Fight Hunger Statewide collections now underway
Mar 15, 2017 05:40PM
The food drive comes at a critical time when supplies at Community Action Services are beginning to thin following the holiday season. The annual effort has provided the equivalent of approximately 9 million meals statewide since 2010.
Scouts are going door-to-door to distribute reminders to Utah residents during the week of March 13. Residents are encouraged to fill any bag or box with non-perishable food items to leave on their doorstep by 9 a.m. Saturday, March 18, when Scouts will return to pick up the food donations.
“As we continue to serve thousands of families, organized food drives become vital to our ability to provide assistance,” Myla Dutton, executive director of Community Action Services, said. “We can’t do it alone. We need those who can still give a little bit to do so. Every donation matters and has an impact on local families — sometimes our very own neighbors.”
All donations collected from Utah, Summit and Wasatch counties will be delivered to Community Action Services’ pantries in Provo, Coalville, Kamas and Heber. Alternatively, donations can be dropped off at Community Action Services, 815 S. Freedom Blvd., Provo.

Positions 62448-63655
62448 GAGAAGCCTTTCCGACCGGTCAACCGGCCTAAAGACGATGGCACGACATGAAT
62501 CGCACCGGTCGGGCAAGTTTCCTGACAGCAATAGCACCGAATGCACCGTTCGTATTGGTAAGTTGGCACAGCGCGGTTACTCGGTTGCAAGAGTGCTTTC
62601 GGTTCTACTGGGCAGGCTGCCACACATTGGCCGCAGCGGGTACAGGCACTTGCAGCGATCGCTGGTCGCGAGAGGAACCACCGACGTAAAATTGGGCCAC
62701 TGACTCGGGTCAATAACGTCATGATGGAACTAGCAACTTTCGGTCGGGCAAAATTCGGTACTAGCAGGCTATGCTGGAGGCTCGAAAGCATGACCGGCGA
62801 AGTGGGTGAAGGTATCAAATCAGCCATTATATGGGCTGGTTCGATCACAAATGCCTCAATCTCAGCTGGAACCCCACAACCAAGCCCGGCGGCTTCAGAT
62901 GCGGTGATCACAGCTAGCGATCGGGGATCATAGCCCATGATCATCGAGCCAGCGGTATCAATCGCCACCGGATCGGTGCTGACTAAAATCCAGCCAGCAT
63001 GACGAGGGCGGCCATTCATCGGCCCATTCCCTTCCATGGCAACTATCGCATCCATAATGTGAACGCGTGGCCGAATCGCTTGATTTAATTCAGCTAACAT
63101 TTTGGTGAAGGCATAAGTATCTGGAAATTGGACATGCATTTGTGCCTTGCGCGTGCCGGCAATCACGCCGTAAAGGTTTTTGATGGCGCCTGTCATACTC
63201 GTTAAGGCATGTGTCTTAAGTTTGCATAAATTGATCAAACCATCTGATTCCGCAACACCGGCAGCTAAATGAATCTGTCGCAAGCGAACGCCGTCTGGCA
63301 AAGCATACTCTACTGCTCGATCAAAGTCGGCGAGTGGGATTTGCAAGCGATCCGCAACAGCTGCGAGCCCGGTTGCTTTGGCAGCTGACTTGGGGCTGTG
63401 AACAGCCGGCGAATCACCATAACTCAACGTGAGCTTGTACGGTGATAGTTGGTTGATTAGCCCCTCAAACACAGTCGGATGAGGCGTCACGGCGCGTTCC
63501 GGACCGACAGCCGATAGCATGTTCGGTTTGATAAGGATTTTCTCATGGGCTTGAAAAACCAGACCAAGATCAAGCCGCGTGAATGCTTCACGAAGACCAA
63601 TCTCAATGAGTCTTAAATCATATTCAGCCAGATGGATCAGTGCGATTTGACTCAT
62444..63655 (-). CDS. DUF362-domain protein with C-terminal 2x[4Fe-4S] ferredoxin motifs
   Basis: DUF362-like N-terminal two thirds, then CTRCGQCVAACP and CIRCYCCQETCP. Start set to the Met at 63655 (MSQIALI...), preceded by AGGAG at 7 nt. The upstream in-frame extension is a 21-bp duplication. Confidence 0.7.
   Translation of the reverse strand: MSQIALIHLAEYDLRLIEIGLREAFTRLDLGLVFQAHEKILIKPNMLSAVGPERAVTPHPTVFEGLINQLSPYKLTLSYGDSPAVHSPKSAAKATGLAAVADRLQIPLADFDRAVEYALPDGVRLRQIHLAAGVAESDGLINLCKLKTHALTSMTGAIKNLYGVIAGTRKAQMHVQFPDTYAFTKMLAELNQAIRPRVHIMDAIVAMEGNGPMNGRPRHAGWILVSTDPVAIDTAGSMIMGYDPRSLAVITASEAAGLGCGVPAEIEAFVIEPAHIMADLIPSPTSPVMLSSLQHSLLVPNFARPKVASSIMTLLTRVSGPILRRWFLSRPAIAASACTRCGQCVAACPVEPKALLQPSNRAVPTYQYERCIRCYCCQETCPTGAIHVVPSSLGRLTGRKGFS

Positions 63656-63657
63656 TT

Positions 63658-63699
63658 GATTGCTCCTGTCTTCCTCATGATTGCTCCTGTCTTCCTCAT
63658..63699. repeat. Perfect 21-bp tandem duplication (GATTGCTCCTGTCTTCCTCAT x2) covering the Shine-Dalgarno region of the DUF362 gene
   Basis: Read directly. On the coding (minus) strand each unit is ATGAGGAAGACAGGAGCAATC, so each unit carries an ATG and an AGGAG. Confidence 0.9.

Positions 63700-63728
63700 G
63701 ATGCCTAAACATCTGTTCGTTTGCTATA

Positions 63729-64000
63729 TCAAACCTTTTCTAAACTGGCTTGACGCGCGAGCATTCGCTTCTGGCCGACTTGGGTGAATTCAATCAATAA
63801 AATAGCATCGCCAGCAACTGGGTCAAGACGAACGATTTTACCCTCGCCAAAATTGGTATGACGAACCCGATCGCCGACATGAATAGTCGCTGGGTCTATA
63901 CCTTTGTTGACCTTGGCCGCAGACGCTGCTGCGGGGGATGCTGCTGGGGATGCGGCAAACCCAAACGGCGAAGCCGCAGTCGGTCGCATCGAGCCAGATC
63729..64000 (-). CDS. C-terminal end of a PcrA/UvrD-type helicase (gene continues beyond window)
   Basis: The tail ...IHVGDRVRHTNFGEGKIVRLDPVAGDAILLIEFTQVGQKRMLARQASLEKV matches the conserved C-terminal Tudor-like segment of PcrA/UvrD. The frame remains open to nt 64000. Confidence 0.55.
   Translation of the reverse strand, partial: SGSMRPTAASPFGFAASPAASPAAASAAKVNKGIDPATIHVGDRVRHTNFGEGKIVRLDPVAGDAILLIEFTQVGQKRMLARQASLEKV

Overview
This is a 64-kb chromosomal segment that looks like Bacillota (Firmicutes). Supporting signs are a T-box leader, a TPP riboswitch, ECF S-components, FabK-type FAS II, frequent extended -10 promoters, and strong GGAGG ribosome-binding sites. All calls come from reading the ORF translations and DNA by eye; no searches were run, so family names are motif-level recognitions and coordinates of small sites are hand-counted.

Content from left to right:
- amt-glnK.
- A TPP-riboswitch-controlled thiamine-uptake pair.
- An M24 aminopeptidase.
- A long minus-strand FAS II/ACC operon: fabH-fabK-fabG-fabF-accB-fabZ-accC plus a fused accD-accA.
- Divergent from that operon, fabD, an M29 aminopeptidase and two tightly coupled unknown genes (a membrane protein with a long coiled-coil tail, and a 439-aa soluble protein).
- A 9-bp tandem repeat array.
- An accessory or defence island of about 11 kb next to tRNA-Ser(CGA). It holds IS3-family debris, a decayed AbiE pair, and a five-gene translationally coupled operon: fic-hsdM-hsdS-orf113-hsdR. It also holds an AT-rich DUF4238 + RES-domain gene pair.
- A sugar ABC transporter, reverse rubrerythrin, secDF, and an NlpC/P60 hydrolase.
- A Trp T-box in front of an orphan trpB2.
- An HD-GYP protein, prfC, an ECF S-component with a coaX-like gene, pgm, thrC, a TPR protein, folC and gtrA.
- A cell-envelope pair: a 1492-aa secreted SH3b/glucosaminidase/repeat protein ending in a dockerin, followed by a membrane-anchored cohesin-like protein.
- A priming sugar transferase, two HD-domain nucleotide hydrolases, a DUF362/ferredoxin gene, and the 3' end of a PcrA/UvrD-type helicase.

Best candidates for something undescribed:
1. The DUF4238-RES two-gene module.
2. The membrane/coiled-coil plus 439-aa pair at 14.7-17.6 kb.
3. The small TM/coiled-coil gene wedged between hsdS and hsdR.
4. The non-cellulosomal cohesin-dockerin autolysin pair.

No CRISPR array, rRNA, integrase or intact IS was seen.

Residents who receive door hangers as reminders also may support the Scouts’ efforts financially by taking their door hanger to any Smith’s Food & Drug store between March 17 and 20, where they can donate at checkstands. Online contributions are accepted at www.communityactionuc.org.
Donated food should be commercially packaged (but not in glass), non-perishable and nutritious items, ideally low in sodium and sugar. Most-needed food items include beef stew, chili, peanut butter, boxed meals, canned meats and canned fruits and vegetables.
For more information about Scouting for Food or to find a local food pantry, visit http://blog.utahscouts.org/events/scouting-for-food/.
About Community Action Services and Food Bank
Community Action Services and Food Bank serves Utah, Summit and Wasatch counties and has been fighting poverty in the region since 1967. The organization provides services to help foster self-reliance, including homebuyer education, housing and employment assistance through its Family Development Program, community gardens and the Circles Initiative, which helps people permanently break the cycle of poverty.